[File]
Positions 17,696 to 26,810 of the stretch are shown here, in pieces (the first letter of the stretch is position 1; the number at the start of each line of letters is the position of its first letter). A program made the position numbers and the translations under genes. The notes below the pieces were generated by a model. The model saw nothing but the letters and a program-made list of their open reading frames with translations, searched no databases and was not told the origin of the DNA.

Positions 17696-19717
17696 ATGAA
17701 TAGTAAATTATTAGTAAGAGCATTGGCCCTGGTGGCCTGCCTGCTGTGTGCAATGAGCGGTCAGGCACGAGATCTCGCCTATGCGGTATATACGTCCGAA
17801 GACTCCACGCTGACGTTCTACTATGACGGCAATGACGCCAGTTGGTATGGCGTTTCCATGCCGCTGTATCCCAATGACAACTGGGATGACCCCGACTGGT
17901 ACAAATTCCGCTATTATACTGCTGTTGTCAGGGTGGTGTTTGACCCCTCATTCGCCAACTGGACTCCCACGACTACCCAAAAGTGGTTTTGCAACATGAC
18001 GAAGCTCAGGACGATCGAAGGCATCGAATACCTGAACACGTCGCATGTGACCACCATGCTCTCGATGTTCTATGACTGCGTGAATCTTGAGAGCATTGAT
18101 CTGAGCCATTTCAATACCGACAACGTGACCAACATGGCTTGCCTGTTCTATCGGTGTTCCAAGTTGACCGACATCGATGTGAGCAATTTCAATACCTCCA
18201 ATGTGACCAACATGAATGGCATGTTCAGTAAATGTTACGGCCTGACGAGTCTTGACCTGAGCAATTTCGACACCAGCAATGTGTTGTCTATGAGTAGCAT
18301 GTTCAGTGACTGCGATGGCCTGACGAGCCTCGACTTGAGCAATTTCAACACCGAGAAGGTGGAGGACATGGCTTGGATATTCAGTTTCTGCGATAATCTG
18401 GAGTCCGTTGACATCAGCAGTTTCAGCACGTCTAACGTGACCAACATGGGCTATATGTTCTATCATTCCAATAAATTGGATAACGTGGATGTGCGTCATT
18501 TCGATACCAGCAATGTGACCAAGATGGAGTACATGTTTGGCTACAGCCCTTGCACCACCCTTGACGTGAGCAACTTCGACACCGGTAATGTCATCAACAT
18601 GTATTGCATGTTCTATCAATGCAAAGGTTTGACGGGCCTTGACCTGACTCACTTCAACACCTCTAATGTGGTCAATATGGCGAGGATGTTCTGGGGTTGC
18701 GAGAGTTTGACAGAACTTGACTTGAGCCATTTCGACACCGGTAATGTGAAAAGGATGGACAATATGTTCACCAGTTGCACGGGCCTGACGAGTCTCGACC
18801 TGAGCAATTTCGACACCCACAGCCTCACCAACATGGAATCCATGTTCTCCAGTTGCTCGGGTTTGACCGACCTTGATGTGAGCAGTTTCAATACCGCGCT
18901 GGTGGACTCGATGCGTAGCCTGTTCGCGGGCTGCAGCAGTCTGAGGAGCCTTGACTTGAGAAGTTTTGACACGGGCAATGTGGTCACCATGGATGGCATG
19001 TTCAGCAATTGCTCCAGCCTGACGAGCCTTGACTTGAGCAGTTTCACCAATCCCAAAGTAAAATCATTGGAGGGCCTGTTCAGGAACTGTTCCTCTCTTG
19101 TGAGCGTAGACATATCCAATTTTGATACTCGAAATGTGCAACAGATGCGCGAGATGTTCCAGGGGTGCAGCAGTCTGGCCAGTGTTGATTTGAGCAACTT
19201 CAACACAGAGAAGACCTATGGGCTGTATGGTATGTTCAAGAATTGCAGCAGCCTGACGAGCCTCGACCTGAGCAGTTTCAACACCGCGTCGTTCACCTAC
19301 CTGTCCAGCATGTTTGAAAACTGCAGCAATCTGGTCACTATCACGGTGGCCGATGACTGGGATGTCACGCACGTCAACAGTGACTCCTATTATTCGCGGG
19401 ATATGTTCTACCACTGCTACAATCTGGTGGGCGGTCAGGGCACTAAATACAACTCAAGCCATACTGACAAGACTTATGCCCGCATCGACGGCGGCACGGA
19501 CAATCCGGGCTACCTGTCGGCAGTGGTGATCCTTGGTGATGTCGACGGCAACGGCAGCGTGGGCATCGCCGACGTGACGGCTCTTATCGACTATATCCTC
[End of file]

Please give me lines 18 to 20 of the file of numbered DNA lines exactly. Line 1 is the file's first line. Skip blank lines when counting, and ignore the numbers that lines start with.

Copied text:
19101 TGAGCGTAGACATATCCAATTTTGATACTCGAAATGTGCAACAGATGCGCGAGATGTTCCAGGGGTGCAGCAGTCTGGCCAGTGTTGATTTGAGCAACTT
19201 CAACACAGAGAAGACCTATGGGCTGTATGGTATGTTCAAGAATTGCAGCAGCCTGACGAGCCTCGACCTGAGCAGTTTCAACACCGCGTCGTTCACCTAC
19301 CTGTCCAGCATGTTTGAAAACTGCAGCAATCTGGTCACTATCACGGTGGCCGATGACTGGGATGTCACGCACGTCAACAGTGACTCCTATTATTCGCGGG